Millennials tend to get a bad rap for their so-called reckless spending habits, but in reality, they're pretty grounded on the money front. Not only do 41% of younger Americans manage to save a portion of their earnings each month, but a larger number of millennials is socking away funds for retirement than any other age group, including Gen Xers and baby boomers. Still, a large number of millennials are confused about managing their money, and it's no doubt causing them undue stress.
Only 40% of younger Americans feel they're clear on how much they can afford to spend versus how much they should be saving for the future, according to new data from Northwestern Mutual. Meanwhile, 78% of millennials feel torn by the pressure to strike a good balance between current and future responsibilities (say, paying off student loans versus saving for their own kids' college).
Furthermore, while the stereotypical millennial picture involves a young adult sipping overpriced coffee while indulging in a $10 slice of avocado toast, the reality is that many millennials feel overwhelmingly guilty about treating themselves. In fact, 29% feel uncomfortable or nervous about spending money even when they know they can afford the purchases in question.
The truth is that millennials, by nature, have limited experience in the real world compared to their older counterparts. As such, many might learn to resolve these issues over time. But if you're struggling to manage your money or balance your priorities, it pays to enlist the help of a financial advisor to set you on the right track.
The guidance you need
Some people think that financial advisors are only for wealthy folks who need help managing their millions. But that's just a myth, because you certainly don't need to be rich to seek outside help with money matters, nor do you need to reach a certain income level or age. In fact, the younger you are when you first meet with a financial advisor, the more you stand to benefit in your lifetime.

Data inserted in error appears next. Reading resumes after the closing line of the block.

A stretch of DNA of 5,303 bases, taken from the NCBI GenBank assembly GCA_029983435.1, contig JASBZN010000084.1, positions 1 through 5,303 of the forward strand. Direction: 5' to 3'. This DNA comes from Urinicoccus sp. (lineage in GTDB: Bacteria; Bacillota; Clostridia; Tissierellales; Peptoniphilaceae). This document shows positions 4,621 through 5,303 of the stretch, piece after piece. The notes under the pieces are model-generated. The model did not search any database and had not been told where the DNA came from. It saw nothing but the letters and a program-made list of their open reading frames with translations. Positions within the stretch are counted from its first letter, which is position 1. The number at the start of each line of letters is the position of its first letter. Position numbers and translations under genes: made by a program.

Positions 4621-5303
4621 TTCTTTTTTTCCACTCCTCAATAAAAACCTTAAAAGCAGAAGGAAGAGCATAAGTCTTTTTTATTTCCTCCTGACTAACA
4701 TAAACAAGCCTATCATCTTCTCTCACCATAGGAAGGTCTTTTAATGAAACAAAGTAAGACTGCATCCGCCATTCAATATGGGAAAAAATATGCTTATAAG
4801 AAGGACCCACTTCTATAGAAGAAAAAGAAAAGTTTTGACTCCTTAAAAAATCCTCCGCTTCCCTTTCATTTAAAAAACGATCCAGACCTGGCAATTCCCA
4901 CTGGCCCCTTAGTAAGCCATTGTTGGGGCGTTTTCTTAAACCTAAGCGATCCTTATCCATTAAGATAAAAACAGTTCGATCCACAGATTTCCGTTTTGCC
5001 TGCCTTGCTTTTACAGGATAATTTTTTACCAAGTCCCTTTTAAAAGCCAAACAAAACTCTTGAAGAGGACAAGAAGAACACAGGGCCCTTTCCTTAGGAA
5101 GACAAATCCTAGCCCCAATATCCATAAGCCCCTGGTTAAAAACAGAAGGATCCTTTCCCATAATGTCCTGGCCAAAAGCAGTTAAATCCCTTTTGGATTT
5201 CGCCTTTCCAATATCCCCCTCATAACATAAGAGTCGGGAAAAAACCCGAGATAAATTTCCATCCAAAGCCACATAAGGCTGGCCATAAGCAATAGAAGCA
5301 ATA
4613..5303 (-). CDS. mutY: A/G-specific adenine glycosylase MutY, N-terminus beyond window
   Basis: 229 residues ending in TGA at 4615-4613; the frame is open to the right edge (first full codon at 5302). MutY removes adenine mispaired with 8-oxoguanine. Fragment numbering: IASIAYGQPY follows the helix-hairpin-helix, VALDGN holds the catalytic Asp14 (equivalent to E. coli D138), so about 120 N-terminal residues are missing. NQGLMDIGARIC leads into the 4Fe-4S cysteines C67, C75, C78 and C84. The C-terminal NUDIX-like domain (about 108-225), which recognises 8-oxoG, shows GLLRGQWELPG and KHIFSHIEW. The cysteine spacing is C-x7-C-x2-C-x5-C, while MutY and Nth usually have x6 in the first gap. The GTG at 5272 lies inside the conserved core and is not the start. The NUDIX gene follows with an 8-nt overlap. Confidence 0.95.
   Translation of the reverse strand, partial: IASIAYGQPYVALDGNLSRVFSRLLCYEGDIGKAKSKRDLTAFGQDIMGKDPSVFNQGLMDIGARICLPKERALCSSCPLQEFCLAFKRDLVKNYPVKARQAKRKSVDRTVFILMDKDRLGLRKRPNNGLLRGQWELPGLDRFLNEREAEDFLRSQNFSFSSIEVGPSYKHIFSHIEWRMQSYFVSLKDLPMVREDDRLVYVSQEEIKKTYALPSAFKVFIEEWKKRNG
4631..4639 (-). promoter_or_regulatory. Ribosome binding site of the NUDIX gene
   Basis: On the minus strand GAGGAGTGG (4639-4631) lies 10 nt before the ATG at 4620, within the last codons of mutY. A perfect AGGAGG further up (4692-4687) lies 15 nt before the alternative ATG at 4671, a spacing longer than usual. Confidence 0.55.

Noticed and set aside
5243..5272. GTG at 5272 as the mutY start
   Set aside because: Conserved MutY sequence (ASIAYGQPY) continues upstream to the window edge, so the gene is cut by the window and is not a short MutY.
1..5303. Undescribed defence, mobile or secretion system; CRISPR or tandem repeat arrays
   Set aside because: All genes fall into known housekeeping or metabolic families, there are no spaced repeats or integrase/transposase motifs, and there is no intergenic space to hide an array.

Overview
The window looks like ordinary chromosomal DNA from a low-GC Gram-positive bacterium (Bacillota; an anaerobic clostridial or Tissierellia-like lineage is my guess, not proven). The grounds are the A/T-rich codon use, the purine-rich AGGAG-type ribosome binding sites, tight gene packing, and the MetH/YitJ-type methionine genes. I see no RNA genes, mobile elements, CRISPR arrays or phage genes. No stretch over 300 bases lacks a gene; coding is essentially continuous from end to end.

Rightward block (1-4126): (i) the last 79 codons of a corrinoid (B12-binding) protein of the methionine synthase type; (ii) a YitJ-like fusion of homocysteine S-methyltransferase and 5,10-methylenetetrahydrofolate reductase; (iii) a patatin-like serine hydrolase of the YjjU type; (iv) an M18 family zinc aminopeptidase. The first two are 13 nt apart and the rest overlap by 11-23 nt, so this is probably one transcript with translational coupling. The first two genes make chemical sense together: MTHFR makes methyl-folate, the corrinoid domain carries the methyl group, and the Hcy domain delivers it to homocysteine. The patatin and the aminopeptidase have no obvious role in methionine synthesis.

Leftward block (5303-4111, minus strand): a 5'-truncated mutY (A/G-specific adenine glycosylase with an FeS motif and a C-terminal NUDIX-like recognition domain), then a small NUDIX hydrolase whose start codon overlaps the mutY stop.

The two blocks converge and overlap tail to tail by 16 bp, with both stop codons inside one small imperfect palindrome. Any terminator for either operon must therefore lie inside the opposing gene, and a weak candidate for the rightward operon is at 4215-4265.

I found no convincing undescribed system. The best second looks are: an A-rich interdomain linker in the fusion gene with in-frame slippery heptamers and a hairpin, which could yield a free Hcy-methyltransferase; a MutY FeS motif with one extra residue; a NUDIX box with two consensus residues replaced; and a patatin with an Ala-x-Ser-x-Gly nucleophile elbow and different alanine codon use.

Not only can a financial advisor help you determine how much to spend versus save, but he or she can help you invest your money in a manner that aligns well with your risk tolerance and goals. Imagine you want to build a family and own a home in the next 10 years. Your strategy will probably be quite different from that of your neighbor who has no interest in procreating or owning property. But without the help of a financial advisor, you might struggle to make the right choices.
Of course, you shouldn't just hire any old financial advisor, so if you're new to the game, here are some questions to ask when making your decision:
- What sort of fees do you charge? Advisors typically make money by collecting commissions or charging you a fee that's a percentage of your assets under management. Usually, the latter is better for you as a client. Either way, your goal should be to find an advisor who's open about his or her fees, no matter what they happen to be.
- Are you a fiduciary? Not all financial professionals are fiduciaries, but those who are must always put your best interests as a client ahead of their own. Be sure to favor advisors who hold to the fiduciary standard, since you're less likely to get sold an investment that generates a massive commission but not so much in the way of returns.
- How risky are the investments you'd recommend? There's no such thing as a risk-free investment, and anyone who tells you otherwise isn't honest enough to deserve your business.
- How often do you check in with clients? Managing your money is an ongoing process, and one you should be involved in, even if you're outsourcing that task to a professional. That's why you'll want to choose an advisor who will communicate with you regularly and schedule ongoing meetings to assess your goals and progress and review your investments' performance.
Of course, a good way to know that you're getting a solid financial advisor is to seek out recommendations from colleagues, neighbors, or family members who already work with people they're happy with. You'll still want to ask the above questions to ensure that you're covering the right points, but this way, you can approach those conversations with an added degree of assurance.
The Motley Fool has a disclosure policy.